Mayor Bill de Blasio today dismissed the notion that he’s dragged his feet in filling his new administration, insisting that very few posts remain vacant.
“I’m not a lawyer … but I will be on the watch for premises that may not be accurate. A large number of agencies is a debatable point,” said Mr. de Blasio when asked about the criticism at a press conference today announcing three new hires.
“There’s a fairly small number of agencies left that we haven’t named people to,” he said.
Nearly two months since taking office, Mr. de Blasio has yet to appoint heads to more than a dozen city offices and agencies, including, but not limited to: the Department of Buildings, the Department of Cultural Affairs, the Mayor’s Office of Film, Theatre & Broadcasting, the Department of Consumer Affairs, the Department of Correction, the Department of Finance, parks, design and construction, the Taxi and Limousine Commission and the Landmarks Preservation Commission.
The Office of Emergency Management, the Fire Department and the Department of Sanitation are also being run by holdover commissioners from the Bloomberg administration, whom Mr. de Blasio has indicated he plans to replace.
But the new mayor pointed to his progress so far, insisting he was keeping up pace.
“We’ve named over 50 top officials already,” he said, before going on to explain that his top concern, at all times, is finding the highest-quality people, regardless of how long it takes.
“I think what we’ve done is we’ve said we are looking for the very, very best. We will make sure we get the best. We’ll make sure we get people who are truly effective, who have our values and who reflect the whole population of this city. And we’re just not going to compromise on that,” he said.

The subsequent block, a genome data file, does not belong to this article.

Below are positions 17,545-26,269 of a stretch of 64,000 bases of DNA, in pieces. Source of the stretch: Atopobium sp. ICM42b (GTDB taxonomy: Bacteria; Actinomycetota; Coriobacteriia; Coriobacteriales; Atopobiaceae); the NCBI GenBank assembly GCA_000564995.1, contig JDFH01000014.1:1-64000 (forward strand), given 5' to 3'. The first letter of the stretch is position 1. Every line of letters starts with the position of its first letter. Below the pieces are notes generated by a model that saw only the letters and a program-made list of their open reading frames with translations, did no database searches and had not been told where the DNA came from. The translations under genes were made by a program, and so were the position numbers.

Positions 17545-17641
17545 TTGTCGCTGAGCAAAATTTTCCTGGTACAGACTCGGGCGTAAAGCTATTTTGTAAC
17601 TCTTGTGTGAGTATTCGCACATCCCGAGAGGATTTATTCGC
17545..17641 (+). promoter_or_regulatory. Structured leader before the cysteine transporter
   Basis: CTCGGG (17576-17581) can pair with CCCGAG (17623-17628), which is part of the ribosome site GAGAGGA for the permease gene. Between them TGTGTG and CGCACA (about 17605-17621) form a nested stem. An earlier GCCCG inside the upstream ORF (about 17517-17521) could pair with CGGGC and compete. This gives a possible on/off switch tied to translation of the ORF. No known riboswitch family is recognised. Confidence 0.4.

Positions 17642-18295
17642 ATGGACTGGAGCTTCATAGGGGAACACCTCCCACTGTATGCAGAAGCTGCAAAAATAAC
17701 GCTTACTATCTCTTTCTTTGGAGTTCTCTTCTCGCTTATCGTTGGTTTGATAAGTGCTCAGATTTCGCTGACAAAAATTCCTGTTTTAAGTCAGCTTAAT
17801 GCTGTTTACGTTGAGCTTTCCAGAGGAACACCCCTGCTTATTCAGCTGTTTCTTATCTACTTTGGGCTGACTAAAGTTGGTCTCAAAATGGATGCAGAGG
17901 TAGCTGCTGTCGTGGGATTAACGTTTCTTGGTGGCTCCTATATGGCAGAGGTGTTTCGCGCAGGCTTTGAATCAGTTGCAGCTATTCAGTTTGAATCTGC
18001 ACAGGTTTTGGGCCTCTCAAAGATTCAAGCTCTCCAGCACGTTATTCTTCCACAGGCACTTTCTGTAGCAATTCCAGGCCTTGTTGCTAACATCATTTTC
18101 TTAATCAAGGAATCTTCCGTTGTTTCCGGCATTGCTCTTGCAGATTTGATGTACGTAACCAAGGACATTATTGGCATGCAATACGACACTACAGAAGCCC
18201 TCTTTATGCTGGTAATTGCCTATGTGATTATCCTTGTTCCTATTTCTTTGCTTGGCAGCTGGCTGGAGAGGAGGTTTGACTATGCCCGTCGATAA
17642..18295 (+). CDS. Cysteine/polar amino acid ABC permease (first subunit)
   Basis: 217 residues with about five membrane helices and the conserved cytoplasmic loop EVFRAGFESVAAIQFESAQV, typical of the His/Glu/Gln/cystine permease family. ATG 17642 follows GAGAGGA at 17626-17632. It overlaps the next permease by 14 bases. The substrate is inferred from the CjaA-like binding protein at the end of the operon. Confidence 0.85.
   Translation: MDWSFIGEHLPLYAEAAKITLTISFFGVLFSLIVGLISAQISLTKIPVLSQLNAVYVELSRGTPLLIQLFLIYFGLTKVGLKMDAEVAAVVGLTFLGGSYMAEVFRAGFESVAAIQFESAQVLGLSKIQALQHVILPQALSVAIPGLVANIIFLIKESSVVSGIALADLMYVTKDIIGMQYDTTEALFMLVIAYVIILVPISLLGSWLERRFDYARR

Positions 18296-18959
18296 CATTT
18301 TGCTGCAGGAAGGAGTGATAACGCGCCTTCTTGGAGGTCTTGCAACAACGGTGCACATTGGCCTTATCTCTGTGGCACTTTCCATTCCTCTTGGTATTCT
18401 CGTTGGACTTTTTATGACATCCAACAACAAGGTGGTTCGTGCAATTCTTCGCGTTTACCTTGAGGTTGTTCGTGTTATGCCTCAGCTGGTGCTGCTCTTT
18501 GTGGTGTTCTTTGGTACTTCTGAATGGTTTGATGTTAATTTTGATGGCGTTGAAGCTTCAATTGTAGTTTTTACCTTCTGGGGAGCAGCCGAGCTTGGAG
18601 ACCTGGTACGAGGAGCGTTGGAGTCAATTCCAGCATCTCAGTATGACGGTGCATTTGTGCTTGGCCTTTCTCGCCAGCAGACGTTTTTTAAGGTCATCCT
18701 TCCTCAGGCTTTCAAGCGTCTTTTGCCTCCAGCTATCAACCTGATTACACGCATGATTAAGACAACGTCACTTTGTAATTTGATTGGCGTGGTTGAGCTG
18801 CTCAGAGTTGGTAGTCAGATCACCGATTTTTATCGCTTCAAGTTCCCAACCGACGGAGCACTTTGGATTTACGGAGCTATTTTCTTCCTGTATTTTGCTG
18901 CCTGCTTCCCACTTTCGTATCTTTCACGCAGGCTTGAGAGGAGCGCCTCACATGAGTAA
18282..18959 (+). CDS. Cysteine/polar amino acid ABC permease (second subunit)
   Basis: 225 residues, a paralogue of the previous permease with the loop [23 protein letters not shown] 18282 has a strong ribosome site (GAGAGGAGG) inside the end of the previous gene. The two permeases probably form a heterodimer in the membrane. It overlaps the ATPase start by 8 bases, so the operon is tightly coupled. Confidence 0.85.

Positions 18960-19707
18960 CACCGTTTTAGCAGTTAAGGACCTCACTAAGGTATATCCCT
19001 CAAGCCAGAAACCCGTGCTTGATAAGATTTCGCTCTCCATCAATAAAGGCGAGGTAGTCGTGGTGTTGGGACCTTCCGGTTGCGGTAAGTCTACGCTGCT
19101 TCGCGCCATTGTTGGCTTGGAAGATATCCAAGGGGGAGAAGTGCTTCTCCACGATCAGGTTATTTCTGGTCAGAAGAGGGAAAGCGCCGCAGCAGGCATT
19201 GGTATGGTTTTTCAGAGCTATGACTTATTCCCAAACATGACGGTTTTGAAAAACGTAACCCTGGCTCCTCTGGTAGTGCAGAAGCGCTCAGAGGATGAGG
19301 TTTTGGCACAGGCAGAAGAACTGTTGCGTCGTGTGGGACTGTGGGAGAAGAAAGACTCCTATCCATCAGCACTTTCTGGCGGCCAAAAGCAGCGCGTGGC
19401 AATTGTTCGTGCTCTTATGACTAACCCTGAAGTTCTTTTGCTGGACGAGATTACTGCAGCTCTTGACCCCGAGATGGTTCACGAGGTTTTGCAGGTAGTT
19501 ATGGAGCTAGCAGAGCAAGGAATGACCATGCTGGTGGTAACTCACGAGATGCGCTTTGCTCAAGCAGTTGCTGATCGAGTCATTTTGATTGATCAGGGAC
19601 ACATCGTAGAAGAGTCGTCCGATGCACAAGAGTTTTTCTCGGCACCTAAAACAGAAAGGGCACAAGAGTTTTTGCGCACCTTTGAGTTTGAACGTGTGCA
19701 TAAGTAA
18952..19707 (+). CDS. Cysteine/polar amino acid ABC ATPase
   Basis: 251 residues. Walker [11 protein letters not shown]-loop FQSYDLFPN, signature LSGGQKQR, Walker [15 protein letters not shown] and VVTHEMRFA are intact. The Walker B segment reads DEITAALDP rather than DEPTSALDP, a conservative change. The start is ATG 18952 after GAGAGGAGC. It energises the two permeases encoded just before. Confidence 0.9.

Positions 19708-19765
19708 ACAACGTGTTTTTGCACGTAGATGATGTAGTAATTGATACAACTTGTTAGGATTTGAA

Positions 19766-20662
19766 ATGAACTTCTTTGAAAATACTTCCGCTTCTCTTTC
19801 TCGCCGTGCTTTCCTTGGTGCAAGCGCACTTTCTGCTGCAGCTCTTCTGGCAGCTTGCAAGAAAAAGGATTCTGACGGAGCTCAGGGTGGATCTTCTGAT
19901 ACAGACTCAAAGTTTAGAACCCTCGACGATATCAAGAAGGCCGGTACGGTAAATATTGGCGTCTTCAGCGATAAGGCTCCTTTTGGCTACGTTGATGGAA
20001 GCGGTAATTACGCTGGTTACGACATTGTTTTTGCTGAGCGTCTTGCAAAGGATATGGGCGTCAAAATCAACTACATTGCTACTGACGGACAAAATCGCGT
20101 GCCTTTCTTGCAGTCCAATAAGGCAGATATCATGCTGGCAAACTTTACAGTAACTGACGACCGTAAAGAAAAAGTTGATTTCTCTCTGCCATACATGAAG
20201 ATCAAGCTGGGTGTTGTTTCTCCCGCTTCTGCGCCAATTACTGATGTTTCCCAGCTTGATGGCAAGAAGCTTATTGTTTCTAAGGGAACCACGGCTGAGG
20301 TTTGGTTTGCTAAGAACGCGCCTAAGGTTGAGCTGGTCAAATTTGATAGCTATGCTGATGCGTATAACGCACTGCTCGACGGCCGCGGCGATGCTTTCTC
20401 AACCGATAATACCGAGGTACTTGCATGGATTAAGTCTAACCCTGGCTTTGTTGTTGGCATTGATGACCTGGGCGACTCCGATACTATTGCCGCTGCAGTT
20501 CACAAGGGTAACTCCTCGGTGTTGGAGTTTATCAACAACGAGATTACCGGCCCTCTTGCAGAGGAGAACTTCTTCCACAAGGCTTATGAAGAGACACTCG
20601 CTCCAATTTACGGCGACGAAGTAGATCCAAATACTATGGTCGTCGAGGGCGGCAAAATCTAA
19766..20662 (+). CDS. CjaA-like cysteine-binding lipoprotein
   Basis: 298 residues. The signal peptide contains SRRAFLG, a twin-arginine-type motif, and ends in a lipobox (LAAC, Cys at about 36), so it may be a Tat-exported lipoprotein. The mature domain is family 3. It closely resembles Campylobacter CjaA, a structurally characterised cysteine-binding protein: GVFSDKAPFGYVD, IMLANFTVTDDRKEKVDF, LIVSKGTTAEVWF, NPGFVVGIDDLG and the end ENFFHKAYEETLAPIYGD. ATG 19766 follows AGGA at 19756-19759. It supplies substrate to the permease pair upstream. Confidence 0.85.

“There’s a fairly small number of agencies left that we haven’t named people to and we’re going to continue the same process, and we’re going to get great people for those roles, too,” he added. “In the meantime, we have leaders in each agency who I think are doing a fine job and I’m very satisfied with the way the government’s working and the level of coordination between different agencies … So I am comfortable in my own skin and I’m clear that I will not hire anyone I think is not the very best for a job.”
The proof, he went on to say, is in the pudding. He pointed to the fact that, overall, his appointments so far have generally won praise from people on both sides of the aisle.
“What I’ve heard from all over the city–including from a lot of folks who didn’t necessarily revel in my election–is that whether they are Democratic or Republican, whether they supported me or not, they’re pretty uniformly impressed by the caliber of people we’ve gotten into the administration,” he said.
He also disputed the description offered by even some supporters that the mayor has a slow and deliberative management style, dismissing the characterization as a “stereotype.”
“I think that some individuals have tried to create a certain image, a certain stereotype. I think it’s absolutely unproductive to attempt to always minimize people that way. What I’d say is I hold a high standard and I”m very clear about what I want and need,” he said. “Look, I’m very hands-on about this and I pride myself with having created very effective teams for quite a long time. And I literally know in my heart when I have someone up to the standard that I require. And if I don’t, the process continues.”